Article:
Gnutls switched to the 2.8 branch (2.8.5). GnuTLS is a modern C library that implements the standard network security protocol Transport Layer Security (TLS). The 2.8.x branch and is the result of 7 months of work on the experimental 2.7.x branch. Want to know more? Read about details in the GnuTLS announcement.
Libgphoto2, the core library designed to allow access to digital cameras, got updated to version 2.4.8 with lots of improvements to EOS, Nikon and Fuji S5 capture support, stability fixes and translation updates.
Our network connection stack got updated too, this means NetworkManager (0.7.999), ModemManager (0.3) and the various plugins. This release brings no new features, but includes a lot of bug fixes and has much broader hardware support.
aria2 got updated to the version 1.8.1 to fix various ipv6 problems.
The IMAP client of fetchmail 6.3.14 no longer skips messages from several IMAP servers including Dovecot if fetchmail’s “idle” is in use and its SMTP client now recovers from errors (such as servers dropping the connection after errors).
The Ape is rumbling too! Mono got updated to 2.6. This release brings support for CoreCLR security, to prevent untrusted code from using dangerous operations. A new soft debugger that is integrated the co-released MonoDevelop 2.2 and the csharp shell now supports auto-completion. Of course there is more, check the release announcement.
The tool everybody uses to analyze why their system boots slowly, bootchart, is now included in version 188.8.131.52. Bootchart in version 2.x is a cleaned up and re-factored version of the Ubuntu bootchart-collector, pybootchartgui and our own patches against bootchart 1. Michael Meek’s latest talk from FOSDEM should appear shortly in the FOSDEM youtube channel.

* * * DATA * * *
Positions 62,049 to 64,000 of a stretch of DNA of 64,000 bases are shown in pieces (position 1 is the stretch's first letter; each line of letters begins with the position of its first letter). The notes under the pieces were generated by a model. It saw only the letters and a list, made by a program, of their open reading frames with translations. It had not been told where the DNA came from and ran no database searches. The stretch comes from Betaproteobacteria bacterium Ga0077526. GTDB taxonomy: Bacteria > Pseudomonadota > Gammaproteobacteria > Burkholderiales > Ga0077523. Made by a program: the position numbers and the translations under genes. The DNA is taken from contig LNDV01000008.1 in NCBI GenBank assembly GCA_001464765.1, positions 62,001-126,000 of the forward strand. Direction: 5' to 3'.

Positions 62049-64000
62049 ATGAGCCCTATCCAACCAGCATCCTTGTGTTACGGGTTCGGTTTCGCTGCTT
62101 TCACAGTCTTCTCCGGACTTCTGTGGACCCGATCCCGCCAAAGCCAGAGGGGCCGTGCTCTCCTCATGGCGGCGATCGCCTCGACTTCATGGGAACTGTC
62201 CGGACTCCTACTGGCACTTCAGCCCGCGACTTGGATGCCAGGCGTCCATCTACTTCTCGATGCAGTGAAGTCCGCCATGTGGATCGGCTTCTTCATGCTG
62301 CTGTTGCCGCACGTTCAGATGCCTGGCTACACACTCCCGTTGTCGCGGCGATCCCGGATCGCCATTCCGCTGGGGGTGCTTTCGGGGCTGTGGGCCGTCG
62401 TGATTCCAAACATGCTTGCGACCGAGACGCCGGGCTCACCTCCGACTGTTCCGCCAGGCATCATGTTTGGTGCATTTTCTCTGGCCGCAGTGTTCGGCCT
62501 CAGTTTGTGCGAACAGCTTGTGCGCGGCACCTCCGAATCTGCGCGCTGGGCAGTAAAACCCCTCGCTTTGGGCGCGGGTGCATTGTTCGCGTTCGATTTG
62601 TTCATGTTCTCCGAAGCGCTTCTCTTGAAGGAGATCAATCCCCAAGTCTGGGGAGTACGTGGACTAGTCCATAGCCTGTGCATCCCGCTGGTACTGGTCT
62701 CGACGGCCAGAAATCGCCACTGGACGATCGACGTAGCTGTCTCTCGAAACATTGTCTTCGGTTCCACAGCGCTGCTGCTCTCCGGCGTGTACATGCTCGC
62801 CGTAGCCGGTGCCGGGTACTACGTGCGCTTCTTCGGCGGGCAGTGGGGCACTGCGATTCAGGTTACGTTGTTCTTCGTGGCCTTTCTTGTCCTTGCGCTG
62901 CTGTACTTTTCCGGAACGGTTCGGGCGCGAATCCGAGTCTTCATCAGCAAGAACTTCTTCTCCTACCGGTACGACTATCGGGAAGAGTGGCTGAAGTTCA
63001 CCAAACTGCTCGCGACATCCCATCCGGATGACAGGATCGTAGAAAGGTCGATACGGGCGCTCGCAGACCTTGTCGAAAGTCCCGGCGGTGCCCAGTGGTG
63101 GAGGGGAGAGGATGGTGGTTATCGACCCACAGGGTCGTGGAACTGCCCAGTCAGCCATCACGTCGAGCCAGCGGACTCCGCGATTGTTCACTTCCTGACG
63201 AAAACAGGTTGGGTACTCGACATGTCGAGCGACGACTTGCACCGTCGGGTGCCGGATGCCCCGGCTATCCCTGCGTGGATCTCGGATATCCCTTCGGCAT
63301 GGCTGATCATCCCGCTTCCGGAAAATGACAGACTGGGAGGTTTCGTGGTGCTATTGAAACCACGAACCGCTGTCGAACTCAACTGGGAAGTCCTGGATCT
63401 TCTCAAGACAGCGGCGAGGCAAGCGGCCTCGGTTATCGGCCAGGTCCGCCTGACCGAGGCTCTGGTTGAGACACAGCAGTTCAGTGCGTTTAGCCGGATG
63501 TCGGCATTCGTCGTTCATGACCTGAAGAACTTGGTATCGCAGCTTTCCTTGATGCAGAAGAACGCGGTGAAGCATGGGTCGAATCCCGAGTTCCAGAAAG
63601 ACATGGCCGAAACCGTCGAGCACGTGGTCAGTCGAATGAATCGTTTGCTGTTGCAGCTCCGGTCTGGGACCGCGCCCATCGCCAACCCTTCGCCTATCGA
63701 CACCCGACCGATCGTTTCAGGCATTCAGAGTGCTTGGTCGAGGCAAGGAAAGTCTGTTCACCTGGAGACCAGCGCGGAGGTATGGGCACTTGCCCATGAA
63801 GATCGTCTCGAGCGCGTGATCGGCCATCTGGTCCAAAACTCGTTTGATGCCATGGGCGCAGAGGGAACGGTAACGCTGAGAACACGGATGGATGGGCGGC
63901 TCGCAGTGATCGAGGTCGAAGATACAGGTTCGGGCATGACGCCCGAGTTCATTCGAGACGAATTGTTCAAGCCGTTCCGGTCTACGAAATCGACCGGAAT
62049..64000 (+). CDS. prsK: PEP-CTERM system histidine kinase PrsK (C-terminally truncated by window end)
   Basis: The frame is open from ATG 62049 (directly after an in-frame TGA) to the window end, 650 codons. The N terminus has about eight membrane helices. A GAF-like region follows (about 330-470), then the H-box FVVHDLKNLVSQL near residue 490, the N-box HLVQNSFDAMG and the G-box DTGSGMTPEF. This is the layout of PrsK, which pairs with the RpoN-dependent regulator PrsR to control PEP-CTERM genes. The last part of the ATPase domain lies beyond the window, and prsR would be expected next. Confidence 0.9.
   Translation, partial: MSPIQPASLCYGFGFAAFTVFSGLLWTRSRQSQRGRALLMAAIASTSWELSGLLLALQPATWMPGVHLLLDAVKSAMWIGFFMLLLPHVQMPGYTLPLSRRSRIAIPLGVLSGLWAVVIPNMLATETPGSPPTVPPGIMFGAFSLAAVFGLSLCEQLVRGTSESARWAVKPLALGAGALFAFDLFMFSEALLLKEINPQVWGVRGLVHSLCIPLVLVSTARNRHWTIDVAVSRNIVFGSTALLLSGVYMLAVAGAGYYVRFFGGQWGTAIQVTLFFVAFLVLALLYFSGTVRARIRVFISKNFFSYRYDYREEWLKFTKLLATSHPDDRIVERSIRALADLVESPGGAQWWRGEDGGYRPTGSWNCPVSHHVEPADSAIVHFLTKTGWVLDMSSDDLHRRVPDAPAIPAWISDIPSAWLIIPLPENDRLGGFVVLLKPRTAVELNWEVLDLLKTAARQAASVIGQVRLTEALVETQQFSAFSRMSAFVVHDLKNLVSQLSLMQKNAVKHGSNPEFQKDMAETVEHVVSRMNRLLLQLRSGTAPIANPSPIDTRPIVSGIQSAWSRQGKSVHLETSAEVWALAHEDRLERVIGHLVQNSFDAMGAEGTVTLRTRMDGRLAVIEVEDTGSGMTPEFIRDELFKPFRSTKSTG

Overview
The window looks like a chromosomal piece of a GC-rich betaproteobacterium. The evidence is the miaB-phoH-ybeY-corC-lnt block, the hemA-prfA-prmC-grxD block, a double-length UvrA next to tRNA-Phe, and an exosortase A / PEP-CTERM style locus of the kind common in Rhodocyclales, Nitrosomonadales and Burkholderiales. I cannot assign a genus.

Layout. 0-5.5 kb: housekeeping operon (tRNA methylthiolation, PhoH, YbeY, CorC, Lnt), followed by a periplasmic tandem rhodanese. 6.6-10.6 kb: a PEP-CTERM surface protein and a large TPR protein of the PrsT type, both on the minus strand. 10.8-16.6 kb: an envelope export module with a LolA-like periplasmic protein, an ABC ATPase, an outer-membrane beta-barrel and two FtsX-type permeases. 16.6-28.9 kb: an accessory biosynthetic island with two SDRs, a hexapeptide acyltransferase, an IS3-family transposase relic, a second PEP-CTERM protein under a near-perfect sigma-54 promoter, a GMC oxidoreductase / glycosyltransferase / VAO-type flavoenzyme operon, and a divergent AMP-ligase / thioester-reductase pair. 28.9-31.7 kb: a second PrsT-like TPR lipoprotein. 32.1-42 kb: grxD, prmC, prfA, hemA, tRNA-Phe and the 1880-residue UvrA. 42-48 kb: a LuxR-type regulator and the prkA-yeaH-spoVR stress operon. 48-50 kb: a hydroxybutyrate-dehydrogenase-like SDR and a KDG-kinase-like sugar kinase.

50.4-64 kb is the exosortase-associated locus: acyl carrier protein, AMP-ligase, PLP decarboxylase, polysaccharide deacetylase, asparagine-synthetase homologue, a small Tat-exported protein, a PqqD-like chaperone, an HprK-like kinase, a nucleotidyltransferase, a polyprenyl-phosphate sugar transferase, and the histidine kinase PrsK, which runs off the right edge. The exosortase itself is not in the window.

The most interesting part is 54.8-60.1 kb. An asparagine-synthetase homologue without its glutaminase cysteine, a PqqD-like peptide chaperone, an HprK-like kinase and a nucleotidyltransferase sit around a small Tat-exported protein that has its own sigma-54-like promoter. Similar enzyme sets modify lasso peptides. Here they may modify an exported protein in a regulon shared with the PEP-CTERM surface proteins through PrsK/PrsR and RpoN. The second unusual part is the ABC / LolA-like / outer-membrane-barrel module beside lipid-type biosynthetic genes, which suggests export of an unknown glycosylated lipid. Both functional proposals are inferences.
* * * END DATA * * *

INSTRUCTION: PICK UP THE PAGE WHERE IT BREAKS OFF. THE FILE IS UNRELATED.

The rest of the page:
Also kiwi, the tool which we create all our distribution images with, got updated to version 4.16 with a new XML schema and a kernel/initrd update hotfix mechanism.
And as mentioned in the introduction to this article we will switch, most likely with the next milestone, to GCC 4.5.0 with better link-time and whole-program optimization. Have a look at the gcc page for an impressive list of changes in 4.5.0.
Testing! Testing! Testing!
We would like to ask everybody to have a look at the accessibility stack of GNOME. There is a lot of new functionality in there that needs extensive testing. Please coordinate this with our GNOME team on opensuse-gnome (Subscribe | Unsubscribe | Help | Archives)
As this is a milestone release, 11.3 milestone 2 does contain bugs that we know about, but should not stand between courageous contributors and release testing. The big bugs in 11.3 milestone 2 are:
libjpeg7 is not provided as 32bit package, possibly breaking 3rd party applications
Autologin doesn’t work on the KDE Live CD
Impossible to save data in the GNOME keyring Bug #580043
You can track the most annoying bugs on the wiki along with 11.3 development. If you want to make sure 11.3 final is free of annoying bugs, we’ll need your help finding, reporting, and fixing those hidden bugs.
|To learn more about testing openSUSE, visit the Testing pages on the openSUSE wiki. To follow the testing and development process, we suggest that you subscribe to the openSUSE-Factory mailing list (Subscribe||Help||Archives) and join the #openSUSE-Factory channel on Freenode to discuss openSUSE development.|
Get Milestone 2 Today!
What are you waiting for? Grab the milestone release from software.opensuse.org/developer today!
There is a detailed timeline with all the important dates around the development of openSUSE 11.3. It will help you schedule your life around 11.3! You can access it at Stephan Kulow’s (the openSUSE Project Manager) homepage at //www.suse.de/~coolo/opensuse_11.3/
Categories: Announcements Distribution